Childhood obesity rates continue to rise in the United States, but the problem reaches far beyond our borders. Countless children and teens in countries across the globe are now classified as overweight or obese, and the long-term health implications are alarming. Now, researchers in Sweden have uncovered yet another reason to take the problem seriously.
For boys especially, being overweight or obese in their teenage years may significantly impact their liver health later in life. And the heavier they are, the higher the risk, say the authors of a new study published last month in the journal Hepatology.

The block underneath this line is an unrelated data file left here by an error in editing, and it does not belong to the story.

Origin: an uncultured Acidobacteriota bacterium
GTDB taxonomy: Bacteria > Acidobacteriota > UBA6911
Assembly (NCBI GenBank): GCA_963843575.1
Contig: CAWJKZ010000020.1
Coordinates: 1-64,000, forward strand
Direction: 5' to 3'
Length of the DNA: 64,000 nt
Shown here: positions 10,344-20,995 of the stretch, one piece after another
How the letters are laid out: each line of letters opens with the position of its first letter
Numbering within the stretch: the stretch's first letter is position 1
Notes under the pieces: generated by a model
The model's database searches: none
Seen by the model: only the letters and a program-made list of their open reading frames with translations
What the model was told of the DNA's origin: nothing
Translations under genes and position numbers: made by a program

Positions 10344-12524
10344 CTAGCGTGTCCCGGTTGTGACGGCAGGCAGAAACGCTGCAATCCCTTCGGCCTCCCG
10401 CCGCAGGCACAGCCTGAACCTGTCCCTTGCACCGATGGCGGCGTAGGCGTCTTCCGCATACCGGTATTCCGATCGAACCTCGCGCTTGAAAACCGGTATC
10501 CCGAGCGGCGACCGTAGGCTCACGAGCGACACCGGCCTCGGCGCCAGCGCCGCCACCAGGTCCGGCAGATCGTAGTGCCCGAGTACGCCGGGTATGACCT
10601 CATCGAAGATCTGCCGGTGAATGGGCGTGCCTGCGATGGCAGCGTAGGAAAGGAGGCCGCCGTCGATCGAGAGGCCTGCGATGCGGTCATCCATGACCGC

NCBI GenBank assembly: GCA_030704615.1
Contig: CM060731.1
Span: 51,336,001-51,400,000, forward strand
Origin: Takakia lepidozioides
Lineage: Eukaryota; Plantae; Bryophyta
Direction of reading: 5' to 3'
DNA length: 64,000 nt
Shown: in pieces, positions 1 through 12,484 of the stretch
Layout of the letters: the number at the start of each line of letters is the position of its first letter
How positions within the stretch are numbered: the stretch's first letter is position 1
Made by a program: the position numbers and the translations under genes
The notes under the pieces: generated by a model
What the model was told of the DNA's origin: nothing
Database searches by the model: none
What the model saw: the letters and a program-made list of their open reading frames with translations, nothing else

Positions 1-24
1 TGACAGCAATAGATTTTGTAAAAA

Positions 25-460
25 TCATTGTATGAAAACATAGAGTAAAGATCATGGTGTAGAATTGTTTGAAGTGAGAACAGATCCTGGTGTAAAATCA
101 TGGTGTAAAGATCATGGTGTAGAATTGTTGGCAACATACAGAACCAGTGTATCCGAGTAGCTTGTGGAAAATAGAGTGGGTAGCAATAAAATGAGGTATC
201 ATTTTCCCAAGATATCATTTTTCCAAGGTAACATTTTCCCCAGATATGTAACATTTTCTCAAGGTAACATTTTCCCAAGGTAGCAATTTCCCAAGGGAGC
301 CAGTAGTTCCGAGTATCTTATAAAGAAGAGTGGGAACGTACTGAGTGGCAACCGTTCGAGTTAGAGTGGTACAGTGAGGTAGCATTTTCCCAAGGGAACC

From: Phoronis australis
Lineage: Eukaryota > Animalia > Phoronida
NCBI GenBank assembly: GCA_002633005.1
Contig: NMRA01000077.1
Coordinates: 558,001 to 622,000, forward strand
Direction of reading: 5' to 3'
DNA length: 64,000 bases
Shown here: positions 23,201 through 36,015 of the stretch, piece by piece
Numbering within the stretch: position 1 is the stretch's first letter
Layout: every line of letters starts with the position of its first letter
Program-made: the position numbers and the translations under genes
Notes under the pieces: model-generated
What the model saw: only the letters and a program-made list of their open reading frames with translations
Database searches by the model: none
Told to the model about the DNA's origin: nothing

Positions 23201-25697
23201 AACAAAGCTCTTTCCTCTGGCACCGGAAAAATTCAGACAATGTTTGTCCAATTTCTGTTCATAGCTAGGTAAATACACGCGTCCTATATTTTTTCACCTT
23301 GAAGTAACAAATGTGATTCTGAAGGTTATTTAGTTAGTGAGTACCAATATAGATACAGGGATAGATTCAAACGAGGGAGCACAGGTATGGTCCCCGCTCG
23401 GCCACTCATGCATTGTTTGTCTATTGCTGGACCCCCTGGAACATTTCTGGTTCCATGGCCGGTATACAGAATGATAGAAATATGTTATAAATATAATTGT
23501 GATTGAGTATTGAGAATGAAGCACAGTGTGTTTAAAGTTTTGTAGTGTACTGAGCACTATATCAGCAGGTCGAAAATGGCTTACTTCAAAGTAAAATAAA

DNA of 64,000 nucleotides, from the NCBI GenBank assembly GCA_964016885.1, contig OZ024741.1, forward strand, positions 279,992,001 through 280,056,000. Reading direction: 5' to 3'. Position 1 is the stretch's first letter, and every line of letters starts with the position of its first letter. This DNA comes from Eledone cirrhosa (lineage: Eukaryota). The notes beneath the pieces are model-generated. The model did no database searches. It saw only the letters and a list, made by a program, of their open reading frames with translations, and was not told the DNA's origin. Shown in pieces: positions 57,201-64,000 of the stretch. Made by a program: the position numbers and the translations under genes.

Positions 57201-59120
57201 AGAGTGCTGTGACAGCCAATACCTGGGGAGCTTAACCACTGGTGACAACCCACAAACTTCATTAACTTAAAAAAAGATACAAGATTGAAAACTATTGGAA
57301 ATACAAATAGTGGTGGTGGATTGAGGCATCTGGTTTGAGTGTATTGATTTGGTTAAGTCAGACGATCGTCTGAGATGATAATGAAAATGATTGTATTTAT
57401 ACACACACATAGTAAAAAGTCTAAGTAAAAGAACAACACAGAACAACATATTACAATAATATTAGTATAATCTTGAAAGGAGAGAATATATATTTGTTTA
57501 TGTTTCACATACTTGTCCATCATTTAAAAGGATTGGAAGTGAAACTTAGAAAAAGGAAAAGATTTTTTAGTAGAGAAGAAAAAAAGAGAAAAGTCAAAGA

In looking at more than four decades of health information for close to 45,000 men, Dr. Hannes Hagstrom and a team of investigators from the Karolinska Institute in Stockholm determined that those who were overweight or obese as teenagers were 64 percent more likely to develop severe liver disease later in life—and that likelihood increased with a greater BMI.
Study authors believe the global increase in liver disease is closely linked to the current obesity epidemic, and that early intervention may play an important role in developing successful prevention programs and preserving men’s health in the future.